- The majority of the events for which a harm score was provided were caught before causing any harm to the patient (79 of 91 events, or 87%).
- Failure to follow up on orders for medications and
testing, leading to delays;
- Mistakes in the medication reconciliation process at
various stages of patients’ care spanning admission to discharge;
- Lack of clarification as to who is responsible for a
patient’s care, such as when a patient’s doctor goes on vacation;
- Failure to report changes in a patient’s condition to the
providers responsible for the patient’s care.
The examples illustrate the importance of ensuring that providers along the care continuum work together as a team and communicate among each other about the patients’ care.
Improvements in care coordination depend on providers in all healthcare settings recognising their shared responsibility to facilitate seamless patient transitions along the care continuum. ECRI Institute PSO's Deep Dive report reviews the effect that issues such as medication reconciliation, discharge planning, care transitions, patient engagement, and more can have on care coordination along the healthcare continuum. The report provides recommendations to address these issues and, in turn, to improve care coordination.
- Provide support for the organisation’s care coordination
improvement initiatives to mobilise the many stakeholders who contribute to the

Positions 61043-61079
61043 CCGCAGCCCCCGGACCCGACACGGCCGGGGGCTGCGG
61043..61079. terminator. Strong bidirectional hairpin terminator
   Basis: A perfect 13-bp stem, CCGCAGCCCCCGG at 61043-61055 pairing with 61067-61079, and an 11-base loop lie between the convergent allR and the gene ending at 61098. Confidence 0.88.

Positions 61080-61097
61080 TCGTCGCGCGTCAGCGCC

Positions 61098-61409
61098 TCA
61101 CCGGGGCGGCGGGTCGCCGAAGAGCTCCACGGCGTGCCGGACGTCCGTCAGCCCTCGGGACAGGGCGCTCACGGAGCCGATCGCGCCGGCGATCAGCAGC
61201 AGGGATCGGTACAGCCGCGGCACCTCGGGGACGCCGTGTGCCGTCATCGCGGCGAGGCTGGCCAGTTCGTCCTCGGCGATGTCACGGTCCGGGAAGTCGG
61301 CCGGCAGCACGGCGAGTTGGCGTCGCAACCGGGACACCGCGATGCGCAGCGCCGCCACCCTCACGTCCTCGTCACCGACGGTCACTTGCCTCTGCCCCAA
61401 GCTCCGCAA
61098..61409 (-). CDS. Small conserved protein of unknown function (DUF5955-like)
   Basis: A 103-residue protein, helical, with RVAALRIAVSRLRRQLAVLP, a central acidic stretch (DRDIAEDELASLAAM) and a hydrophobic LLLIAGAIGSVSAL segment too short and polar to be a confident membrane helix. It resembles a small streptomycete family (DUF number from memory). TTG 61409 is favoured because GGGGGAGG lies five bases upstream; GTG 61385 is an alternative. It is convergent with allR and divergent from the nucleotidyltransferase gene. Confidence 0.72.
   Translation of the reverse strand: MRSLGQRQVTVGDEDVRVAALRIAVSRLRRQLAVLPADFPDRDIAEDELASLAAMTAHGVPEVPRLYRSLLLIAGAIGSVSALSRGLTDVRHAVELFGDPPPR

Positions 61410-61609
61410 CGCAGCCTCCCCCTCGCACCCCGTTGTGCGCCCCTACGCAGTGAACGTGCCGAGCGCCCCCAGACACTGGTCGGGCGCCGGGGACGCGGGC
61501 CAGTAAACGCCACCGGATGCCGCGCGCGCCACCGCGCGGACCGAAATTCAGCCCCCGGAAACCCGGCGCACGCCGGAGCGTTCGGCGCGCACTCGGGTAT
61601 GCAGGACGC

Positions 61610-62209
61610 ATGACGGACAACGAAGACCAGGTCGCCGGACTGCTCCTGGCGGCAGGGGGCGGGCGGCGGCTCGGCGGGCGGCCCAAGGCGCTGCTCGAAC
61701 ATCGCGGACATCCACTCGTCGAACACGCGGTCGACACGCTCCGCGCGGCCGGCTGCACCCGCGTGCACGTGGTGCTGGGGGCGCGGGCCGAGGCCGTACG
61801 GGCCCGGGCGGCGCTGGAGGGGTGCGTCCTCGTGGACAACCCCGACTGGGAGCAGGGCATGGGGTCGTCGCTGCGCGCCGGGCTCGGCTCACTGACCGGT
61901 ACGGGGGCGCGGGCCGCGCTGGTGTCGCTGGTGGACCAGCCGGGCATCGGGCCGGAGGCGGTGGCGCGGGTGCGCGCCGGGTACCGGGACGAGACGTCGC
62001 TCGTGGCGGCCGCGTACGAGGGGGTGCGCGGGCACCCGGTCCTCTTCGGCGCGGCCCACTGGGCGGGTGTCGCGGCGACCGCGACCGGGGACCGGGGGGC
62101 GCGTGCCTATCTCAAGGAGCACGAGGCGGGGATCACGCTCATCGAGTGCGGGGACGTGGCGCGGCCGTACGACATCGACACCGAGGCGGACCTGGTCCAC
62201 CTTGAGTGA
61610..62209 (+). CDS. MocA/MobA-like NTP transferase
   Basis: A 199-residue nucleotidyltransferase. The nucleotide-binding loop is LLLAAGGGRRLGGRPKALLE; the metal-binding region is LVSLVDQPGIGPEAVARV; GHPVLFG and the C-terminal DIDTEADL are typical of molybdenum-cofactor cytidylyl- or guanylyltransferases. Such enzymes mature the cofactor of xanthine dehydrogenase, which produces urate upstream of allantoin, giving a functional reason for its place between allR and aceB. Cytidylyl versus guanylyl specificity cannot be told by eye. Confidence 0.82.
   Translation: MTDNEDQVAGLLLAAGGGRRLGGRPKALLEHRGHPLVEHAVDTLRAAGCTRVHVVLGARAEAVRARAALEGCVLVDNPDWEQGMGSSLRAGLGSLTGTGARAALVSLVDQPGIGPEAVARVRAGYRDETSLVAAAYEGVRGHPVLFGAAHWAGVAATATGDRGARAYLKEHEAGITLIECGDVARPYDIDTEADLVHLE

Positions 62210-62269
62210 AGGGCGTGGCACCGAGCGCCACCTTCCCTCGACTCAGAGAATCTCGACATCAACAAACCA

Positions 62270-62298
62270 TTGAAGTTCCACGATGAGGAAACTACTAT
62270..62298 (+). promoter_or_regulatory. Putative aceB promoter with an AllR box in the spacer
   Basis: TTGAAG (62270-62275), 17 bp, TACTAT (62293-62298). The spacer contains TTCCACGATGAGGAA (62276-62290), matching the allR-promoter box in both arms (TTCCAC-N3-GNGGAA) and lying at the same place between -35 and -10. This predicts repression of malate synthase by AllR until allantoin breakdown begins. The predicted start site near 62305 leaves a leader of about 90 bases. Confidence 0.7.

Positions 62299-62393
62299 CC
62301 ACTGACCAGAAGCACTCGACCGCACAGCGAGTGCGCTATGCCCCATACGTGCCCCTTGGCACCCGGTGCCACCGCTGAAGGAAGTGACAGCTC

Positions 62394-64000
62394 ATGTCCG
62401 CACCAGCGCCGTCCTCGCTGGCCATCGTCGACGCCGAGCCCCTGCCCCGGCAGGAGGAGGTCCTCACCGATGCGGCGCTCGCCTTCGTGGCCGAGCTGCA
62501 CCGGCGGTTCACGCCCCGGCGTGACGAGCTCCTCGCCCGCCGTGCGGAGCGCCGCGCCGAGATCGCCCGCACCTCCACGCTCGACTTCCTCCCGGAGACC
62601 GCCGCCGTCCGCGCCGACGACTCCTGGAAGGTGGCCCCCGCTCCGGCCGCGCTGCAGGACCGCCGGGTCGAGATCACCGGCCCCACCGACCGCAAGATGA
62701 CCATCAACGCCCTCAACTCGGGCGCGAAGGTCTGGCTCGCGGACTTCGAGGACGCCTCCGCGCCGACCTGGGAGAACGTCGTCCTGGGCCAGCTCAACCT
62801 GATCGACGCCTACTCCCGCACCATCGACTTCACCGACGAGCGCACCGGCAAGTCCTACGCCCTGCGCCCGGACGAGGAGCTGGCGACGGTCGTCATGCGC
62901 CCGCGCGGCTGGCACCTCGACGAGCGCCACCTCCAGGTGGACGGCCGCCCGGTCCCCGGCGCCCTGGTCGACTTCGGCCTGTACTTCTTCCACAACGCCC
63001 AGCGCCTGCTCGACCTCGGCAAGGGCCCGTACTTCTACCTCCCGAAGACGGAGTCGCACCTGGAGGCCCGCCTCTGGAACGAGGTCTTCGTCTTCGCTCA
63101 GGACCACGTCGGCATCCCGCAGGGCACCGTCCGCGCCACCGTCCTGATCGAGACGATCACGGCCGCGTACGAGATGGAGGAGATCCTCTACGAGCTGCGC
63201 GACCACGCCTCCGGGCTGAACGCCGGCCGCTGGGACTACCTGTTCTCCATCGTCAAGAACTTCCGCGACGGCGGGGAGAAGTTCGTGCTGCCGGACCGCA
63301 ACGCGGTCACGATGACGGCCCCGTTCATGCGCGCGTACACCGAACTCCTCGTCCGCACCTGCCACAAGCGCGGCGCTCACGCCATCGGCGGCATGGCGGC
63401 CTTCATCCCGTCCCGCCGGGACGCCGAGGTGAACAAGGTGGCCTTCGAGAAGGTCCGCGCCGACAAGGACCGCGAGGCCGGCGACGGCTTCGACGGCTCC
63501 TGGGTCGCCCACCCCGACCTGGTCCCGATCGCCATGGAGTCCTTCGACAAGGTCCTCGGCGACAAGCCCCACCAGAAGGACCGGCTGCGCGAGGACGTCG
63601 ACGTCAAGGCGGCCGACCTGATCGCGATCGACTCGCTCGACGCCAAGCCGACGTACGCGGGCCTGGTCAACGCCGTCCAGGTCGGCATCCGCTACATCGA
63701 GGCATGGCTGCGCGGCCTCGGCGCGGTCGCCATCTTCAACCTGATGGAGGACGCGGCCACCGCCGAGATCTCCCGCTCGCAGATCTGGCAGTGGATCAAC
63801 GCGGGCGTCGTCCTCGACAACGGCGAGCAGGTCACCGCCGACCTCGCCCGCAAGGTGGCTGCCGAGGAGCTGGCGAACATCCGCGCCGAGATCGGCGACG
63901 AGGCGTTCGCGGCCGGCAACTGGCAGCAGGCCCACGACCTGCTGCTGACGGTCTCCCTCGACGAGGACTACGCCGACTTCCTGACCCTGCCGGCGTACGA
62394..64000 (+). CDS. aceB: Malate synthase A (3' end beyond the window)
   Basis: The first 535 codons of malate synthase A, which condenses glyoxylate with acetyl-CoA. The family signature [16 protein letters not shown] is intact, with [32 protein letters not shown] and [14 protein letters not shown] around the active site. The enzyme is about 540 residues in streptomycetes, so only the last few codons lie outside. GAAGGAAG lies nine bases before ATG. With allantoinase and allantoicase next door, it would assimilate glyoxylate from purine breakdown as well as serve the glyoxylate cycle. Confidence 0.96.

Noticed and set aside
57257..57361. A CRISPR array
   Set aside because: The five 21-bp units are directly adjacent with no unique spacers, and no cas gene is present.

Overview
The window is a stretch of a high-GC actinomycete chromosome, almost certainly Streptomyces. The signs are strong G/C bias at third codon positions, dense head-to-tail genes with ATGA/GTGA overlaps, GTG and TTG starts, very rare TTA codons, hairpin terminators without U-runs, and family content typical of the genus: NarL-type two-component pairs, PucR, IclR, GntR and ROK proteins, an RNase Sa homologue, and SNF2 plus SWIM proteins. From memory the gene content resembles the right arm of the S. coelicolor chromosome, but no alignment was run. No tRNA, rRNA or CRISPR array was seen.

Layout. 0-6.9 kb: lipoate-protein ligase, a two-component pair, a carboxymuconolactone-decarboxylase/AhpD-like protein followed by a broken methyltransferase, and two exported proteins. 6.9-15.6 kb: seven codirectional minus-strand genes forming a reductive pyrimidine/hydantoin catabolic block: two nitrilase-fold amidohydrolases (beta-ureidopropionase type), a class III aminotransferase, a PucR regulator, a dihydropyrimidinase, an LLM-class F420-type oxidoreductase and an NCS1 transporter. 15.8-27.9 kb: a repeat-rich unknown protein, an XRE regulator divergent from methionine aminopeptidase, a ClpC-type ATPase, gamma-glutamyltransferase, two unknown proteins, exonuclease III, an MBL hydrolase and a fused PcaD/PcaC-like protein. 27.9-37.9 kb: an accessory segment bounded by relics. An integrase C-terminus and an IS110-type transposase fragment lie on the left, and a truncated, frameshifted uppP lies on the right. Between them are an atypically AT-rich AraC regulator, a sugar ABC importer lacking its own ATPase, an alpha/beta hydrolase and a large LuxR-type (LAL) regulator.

efforts and to provide the necessary resources and staff to support the
- Solicit feedback from patients and their family members
about their care experiences.
- Consider the business case for care coordination
initiatives (i.e., quantify the cost savings from specific risk mitigation
strategies, such as medication reconciliation).
- Assign a multidisciplinary team responsible for
identifying improvement projects and led by a project champion to oversee the
team’s day-to-day work.
- Support care coordination improvement strategies that
incorporate a hierarchy of error reduction techniques.
Event Reporting, Identification and Analysis
- Develop a safety culture, supported by non-punitive event
reporting policies, in which frontline staff, clinicians, and others recognise
the value of reporting events and near misses associated with care
- Learn to evaluate events from the perspective of care coordination
and to consider how different event types, such as medication or testing
errors, can involve care coordination.
- Look beyond the data in the organisation’s event reporting
programmes to other data sources (eg, case management reports, patient surveys
and complaints, trigger tools, reports from other organisations) to evaluate
care coordination processes.
- Consider ways to encourage reporting and feedback about